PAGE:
Monday, December 01, 2008

Religion & Culture

Malaysia's National Fatwa Council recently declared that the practice of yoga is condemned in Islam. Their reason is that yoga consists elements of Hinduism inherent in it. This is a failure to distinguish yoga as a beneficial physical exercise from the spiritual practice cultivated differently and much more intensely by yogi.

If the Fatwa Council is consistent, then it should condemn the practice of exchanging wedding rings in marriages as well.

The wearing of rings in marriages originated in ancient civilization and religion. It was believed that the fourth finger on which wedding rings are wore has a vein that connect directly to the heart. Hence this practice was later being adopted by Christianity as testified by St. Isidore of Seville in the 7th century AD,

"It was given by the spouser to the espoused whether for a sign of mutual fidelity or still more to join their hearts to this pledge and that therefore the ring is placed on the fourth finger because a certain vein is said to flow from thence to the heart."
(As qouted in 'The Nature of Diamonds' by George E. Harlow, p.164)

However the primary reason for this post is not to highlight the disturbing fatwa released by the National Fatwa Council. I took the event as a platform for a wider conversation on the vague and often-confusing relation between religion and culture.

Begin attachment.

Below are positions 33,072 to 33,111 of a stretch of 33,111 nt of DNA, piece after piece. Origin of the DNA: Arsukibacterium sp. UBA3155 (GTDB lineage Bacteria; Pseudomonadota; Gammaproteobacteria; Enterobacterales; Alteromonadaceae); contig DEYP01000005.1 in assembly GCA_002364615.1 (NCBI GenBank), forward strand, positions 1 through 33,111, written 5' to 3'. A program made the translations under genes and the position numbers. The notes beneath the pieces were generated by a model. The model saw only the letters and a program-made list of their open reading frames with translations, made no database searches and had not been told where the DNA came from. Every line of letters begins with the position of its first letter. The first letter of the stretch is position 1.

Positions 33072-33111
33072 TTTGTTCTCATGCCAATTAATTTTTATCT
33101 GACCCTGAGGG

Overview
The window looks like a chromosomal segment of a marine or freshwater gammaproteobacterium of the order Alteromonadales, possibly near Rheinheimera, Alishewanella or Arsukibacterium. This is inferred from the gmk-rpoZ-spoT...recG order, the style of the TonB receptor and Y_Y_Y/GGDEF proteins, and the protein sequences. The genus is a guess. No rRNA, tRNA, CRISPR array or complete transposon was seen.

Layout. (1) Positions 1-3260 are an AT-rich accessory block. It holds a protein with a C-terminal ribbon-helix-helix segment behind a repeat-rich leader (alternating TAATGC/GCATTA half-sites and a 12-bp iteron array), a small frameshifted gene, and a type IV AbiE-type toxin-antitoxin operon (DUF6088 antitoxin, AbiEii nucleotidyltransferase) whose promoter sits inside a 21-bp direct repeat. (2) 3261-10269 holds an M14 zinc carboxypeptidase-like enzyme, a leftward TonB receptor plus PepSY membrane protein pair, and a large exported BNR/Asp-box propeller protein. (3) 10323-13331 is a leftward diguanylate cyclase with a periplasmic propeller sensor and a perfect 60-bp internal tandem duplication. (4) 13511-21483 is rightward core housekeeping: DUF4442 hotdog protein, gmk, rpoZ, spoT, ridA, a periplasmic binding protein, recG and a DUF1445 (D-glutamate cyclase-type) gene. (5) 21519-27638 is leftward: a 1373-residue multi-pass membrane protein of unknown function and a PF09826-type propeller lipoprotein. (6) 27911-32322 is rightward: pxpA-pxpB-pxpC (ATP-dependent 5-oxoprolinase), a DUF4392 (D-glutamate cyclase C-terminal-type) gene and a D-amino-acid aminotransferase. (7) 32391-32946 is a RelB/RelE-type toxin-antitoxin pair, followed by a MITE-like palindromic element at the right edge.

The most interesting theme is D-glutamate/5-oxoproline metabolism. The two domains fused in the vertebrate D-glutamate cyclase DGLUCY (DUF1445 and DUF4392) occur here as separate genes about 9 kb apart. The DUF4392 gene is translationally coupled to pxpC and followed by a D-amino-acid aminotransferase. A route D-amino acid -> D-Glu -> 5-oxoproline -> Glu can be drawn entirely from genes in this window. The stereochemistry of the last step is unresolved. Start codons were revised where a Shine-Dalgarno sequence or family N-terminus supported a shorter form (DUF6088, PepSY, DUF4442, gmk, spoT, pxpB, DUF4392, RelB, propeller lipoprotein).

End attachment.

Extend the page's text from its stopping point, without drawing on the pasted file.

Before we ask whether is religion supposed to rule over culture or vice versa, I think there is a more fundamental question to ask: Is such relation legitimate in the first place?

But wait a minute, what does such conversation has to do with everyday Christian living?

This is what it does, "To prevent Christians from rushing into going around the neighborhood and condemning other cultural practices." And the practical effect is two-fold: To clear Christians from being viewed as unnecessarily hostile and anxious, and to save Christians from being hostile and anxious.

So back to the question about the legitimacy in conceiving such relation between religion and culture.

Very very very first of all, the Bible is not a book or an encyclopedia about cultures and religions, thus there are limited resources to learn from it about these two great themes. All the Bible provides is the impetus and framework for us to work on.

Second, we Christians often tend to put religion over and above culture. And hence we have our own 'fatwa' launched from our pulpits.

One example is the anti-movie sentiment among Christians in the 1960s-70s. There was a perception that the culture of watching movies are bad for Christian living. Thus many preachers were calling fire from heaven on this culture.

To draw a more contemporary example, there are church leaders who are suspicious of blogging-culture. They loath at blogs just like the Malaysian government used to. But what happened to the Malaysian government will happen to them soon: they will be proven wrong.

So to pitch religion above culture is not an option. Neither is it legitimate because the categorization between 'religion' and 'culture' is a pseudo-category. 'Religion' is very often cultural, and 'Culture' is always religious.

Remember that 'Ang Pow' (or Hong Pao) giving during Chinese New Year has its origin in the belief that 'red' color frighten the ancient monster known as 'nien' (Mandarin for 'year')? Hence the saying 'gou nien' (New Year) means by-passing the monster.

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